The agricultural ministry in Kazakhstan has a hard time justifying the allocation of state aid to pig farmers. The ministry has recently been heavily criticised for supporting pork production, as the country has a predominantly Muslim population.
One of the reasons for debate was a recent Facebook post by popular media personality Maksat Tolyikbay. He wrote that the Kazakh government would be allocating KZT 140,000 ($ 350) per every new pig to farmers and would be paying KZT 40,000 ($ 100) for their maintenance. Moreover, the government was recently said to have ceased supporting horsemeat production and would plan to direct the funds to support pig farmers.
‘Treachery against Kazakh population’
The result of these posts was that the government policy on the domestic meat market was widely discussed in Kazakhstan. For example, popular blogger Zholymbet Makish described the state aid to pig farmers as ‘treachery against the Kazakh population’.
Nuzhan Altaev, a member of parliament, promised to raise the issue of state aid for pig farmers at the next parliamentary session. Various other politicians also questioned the need for subsidies for pig farmers.
A brand new sow house in a pig farm in Pavlodar, Kazakhstan. - Photo: Dr Friedrich-Wilhelm Busse
No more direct subsidies to pig farmers
The Kazakh government responded to the public debate with an explanation as to what is going on at the moment. In a statement on its website, the agricultural ministry explained that the government stopped allocating direct subsidies to pig farmers in 2018.
Overall state aid halved
The result of that decision was that the country’s pig industry’s overall state aid halved, according to the ministry. As of today, 2 types of subsidies remain, one for purchasing of breeding stock and one to reimburse the cost of pig maintenance, the ministry explained. Only one company applied for the subsidy for purchasing of the breeding stock in 2019.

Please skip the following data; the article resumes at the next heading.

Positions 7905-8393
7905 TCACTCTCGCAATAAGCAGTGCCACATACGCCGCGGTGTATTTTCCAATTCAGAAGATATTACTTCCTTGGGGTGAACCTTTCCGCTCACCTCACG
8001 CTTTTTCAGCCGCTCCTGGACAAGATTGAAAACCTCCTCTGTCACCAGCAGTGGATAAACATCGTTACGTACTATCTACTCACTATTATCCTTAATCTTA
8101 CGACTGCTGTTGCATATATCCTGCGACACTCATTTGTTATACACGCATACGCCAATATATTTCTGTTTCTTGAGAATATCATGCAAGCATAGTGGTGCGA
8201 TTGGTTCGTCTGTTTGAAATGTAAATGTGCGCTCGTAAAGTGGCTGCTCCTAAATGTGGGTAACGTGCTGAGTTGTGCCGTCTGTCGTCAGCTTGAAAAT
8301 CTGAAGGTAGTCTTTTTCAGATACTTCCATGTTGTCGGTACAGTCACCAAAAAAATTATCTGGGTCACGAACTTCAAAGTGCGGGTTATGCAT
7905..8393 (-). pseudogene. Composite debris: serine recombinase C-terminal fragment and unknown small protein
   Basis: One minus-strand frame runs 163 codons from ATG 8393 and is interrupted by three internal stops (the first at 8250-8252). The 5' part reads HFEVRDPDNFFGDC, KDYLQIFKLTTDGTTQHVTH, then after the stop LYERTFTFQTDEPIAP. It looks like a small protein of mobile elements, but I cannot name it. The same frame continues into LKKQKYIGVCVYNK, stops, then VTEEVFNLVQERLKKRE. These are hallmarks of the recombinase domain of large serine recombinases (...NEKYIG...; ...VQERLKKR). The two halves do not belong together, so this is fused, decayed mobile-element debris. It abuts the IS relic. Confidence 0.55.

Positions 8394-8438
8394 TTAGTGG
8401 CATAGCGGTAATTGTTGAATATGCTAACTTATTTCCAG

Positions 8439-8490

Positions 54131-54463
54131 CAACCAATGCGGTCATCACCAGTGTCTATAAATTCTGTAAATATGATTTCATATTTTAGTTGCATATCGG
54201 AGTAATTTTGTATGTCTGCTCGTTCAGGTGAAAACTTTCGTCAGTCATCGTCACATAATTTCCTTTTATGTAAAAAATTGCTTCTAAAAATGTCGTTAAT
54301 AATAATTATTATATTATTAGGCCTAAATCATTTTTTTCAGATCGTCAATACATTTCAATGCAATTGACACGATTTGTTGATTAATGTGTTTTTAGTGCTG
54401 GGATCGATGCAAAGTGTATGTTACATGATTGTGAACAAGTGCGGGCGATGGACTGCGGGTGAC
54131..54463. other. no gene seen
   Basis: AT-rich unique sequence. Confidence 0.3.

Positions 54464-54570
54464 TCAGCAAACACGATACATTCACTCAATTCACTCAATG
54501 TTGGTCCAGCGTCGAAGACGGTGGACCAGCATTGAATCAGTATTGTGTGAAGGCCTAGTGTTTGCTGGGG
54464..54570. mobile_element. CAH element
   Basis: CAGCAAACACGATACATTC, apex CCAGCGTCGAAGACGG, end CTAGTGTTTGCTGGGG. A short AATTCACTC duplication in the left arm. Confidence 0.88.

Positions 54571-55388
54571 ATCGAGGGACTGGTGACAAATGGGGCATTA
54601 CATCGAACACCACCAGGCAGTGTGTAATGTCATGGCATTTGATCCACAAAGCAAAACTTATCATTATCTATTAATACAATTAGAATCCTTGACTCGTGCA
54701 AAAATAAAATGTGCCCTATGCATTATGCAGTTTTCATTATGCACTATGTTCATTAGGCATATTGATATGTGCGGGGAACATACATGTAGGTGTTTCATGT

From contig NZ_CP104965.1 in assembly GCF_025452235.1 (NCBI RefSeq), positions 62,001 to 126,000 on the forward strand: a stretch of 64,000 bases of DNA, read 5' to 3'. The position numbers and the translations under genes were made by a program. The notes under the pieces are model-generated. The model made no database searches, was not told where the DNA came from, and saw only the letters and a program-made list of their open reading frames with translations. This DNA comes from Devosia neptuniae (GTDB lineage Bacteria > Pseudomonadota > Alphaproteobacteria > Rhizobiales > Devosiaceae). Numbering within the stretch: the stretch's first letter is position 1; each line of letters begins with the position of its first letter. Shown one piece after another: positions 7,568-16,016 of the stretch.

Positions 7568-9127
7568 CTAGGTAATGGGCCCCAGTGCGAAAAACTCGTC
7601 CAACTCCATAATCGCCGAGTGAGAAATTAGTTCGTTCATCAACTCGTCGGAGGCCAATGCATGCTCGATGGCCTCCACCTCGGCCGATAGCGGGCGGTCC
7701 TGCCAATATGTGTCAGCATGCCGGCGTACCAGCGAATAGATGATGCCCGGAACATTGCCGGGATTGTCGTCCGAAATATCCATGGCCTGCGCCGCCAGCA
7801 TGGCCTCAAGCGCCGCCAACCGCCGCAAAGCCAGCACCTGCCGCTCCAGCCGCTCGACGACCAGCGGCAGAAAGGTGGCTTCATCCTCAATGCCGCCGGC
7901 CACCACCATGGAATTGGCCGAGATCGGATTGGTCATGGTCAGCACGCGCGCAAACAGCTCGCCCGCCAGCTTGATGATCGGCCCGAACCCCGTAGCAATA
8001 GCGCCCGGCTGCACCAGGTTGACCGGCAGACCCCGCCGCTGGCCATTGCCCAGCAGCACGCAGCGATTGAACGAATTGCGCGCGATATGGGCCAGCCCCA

The pig population in Kazakhstan has been gradually falling during the past 2 decades from 2.9 million head in 1991 to 800,000 head in 2018. In 2019, for the first time since many years, the country’s pig population showed a year-on-year increase, the ministry said. Domestic pork sales went down by 8% between 2018 and 2020.
Pork export targets for Kazakhstan
In 2019, Kazakhstan exported 800 tonnes of pork against 300 tonnes in the previous year. In case Kazakhstan would be allowed to supply live pigs and meat to China and Russia, the country may establish exports of up to 100,000 tonnes of pork, the Kazakh Union of Pig Producers forecasted in 2019. In that case, the country’s pig population could grow to 2.5 million head.
It is unclear as yet whether the recent outrage will impact these export goals.
Pig farmers in Kazakhstan have been regularly complaining that it was hard to run this kind of business in a Muslim country, as, for example, no banks were willing to issue any loans under pig farms construction or modernisation.